Cases reported "Jaundice, Neonatal"

Filter by keywords:



Filtering documents. Please wait...

1/5. Splenic injury presenting with isolated scrotal findings in a stable newborn.

    Splenic injury in a newborn is a rare occurrence. It typically presents as an acute abdomen in an unstable patient. The authors present a case of splenic injury in a stable newborn infant with isolated scrotal findings. Workup included a testicular ultrasound scan with colorflow Doppler as well as abdominal and pelvic computerized tomography. The patient was treated nonoperatively with serial hematocrits and examinations and was discharged home after a brief hospital course.
- - - - - - - - - -
ranking = 1
keywords = operative
(Clic here for more details about this article)

2/5. Neonatal jaundice in cystic fibrosis: a conservative approach is not always justified.

    Biliary obstruction due to cystic fibrosis is considered to be reversible and conservative management is recommended. We present two cases of cystic fibrosis with anatomic lesions of the extrahepatic bile ducts, necessitating operative correction. In the management of prolonged neonatal jaundice in cystic fibrosis, a conservative approach is frequently successful, but in some cases surgical intervention may be mandatory.
- - - - - - - - - -
ranking = 1
keywords = operative
(Clic here for more details about this article)

3/5. Resolution of intractable cholestasis associated with total parenteral nutrition following biliary irrigation.

    Although the protracted use of total parenteral nutrition (TPN) in infants is known to predispose to cholestasis, which in certain instances may not be reversible, failure to understand the pathogenesis of this condition has hindered the development of an effective medical treatment. That surgical treatment may reverse this process in selected patients is the subject of the present report. Two premature infants and one term infant, with short bowel syndrome acquired in infancy, developed conjugated hyperbilirubinemia following institution of balanced TPN. Infectious and metabolic etiologies for the jaundice were ruled out. No excretion of 99mTc-labeled DISIDA from the biliary tree was demonstrable 24 hours following injection by nuclear scintigraphy, despite the absence of extrahepatic biliary obstruction by abdominal sonography. When all conventional medical methods of managing the problem failed, exploration was performed. Intraoperative cholangiography showed normal intrahepatic and extrahepatic biliary ducts in each instance. Irrigation of the biliary tree with normal saline solution was then performed. In all cases, liver biopsies were obtained that were consistent with TPN-associated cholestasis and in all cases, jaundice resolved promptly following operation. We conclude that intractable cholestasis associated with TPN, regardless of its etiology, is a functional abnormality of biliary excretion that may respond in selected patients to irrigation of the biliary tree with radiographic dye and/or normal saline solution.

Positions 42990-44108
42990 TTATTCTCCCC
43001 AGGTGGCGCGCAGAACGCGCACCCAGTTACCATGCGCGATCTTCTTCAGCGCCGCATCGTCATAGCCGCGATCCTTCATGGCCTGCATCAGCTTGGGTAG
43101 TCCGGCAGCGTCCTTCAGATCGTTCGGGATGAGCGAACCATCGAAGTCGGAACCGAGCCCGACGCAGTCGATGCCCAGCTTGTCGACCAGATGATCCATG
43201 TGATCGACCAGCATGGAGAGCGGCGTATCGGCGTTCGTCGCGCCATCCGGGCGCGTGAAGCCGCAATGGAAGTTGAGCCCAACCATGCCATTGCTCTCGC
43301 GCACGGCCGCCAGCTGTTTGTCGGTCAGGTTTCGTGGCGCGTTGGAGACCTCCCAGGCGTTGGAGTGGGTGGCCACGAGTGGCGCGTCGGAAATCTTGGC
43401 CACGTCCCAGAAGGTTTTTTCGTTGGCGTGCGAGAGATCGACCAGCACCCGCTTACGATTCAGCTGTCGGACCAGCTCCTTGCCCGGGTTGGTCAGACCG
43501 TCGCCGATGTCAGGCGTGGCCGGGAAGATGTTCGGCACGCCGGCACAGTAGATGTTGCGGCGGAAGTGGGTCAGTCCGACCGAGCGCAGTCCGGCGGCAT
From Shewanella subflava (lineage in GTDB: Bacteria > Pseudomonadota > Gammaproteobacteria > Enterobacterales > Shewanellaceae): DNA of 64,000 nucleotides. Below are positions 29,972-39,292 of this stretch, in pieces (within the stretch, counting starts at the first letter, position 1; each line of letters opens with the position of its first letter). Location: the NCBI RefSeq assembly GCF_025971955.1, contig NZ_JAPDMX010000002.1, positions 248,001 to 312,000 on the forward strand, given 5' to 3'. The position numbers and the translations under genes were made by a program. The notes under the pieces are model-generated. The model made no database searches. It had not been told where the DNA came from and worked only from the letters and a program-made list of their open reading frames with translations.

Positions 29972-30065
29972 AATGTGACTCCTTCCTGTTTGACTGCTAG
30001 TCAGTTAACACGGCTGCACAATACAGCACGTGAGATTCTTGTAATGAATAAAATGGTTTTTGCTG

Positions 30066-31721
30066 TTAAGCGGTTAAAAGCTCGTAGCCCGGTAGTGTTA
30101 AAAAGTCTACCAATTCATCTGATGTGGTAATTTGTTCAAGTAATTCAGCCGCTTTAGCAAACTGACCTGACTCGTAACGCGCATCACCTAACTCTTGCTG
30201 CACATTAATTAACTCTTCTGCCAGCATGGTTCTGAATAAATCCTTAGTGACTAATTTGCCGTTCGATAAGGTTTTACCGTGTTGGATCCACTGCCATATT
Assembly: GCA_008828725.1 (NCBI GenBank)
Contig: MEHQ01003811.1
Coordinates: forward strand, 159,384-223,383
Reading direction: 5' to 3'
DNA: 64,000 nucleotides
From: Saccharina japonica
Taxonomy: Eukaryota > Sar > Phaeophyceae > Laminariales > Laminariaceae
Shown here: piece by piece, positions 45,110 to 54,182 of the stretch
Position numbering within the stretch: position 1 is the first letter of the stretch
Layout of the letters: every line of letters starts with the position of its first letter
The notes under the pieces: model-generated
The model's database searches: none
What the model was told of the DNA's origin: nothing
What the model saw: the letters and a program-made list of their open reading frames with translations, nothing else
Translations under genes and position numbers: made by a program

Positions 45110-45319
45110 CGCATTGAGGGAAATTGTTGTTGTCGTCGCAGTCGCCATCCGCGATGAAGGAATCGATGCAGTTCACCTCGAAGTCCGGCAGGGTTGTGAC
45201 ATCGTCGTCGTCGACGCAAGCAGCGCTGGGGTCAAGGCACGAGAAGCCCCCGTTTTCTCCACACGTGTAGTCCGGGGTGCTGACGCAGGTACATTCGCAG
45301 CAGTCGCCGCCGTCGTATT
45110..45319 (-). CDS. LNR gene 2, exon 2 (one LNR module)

- - - - - - - - - -
ranking = 1
keywords = operative
(Clic here for more details about this article)

4/5. cystic fibrosis mistaken for idiopathic biliary atresia.

    Previous reports of prolonged jaundice in cystic fibrosis have not described operative and histopathological findings in the liver and biliary tree. In the two cases reported here, obstructive jaundice in the neonatal period was associated with anatomical evidence of intra- or extrahepatic biliary obstruction. Hepatoportoenterostomy, a surgical procedure that is not without complications, was performed on one of the patients for biliary atresia before the diagnosis of cystic fibrosis was suspected. Prolonged obstructive jaundice may be an early manifestation of cystic fibrosis and may resolve without operative management. A sweat test should be performed on all patients with prolonged obstructive neonatal jaundice to rule out cystic fibrosis.
- - - - - - - - - -
ranking = 2
keywords = operative
(Clic here for more details about this article)

5/5. A potential pitfall of operative cholangiography in infants.

    Retrograde linear extravasation of contrast media along the anatomical course of intrahepatic arborizing structures may occur during intraoperative cholangiography for evaluation of prolonged neonatal jaundice. The resultant image may mimic the appearance of intrahepatic biliary radicles.
- - - - - - - - - -
ranking = 5
keywords = operative
(Clic here for more details about this article)


Leave a message about 'Jaundice, Neonatal'


We do not evaluate or guarantee the accuracy of any content in this site. Click here for the full disclaimer.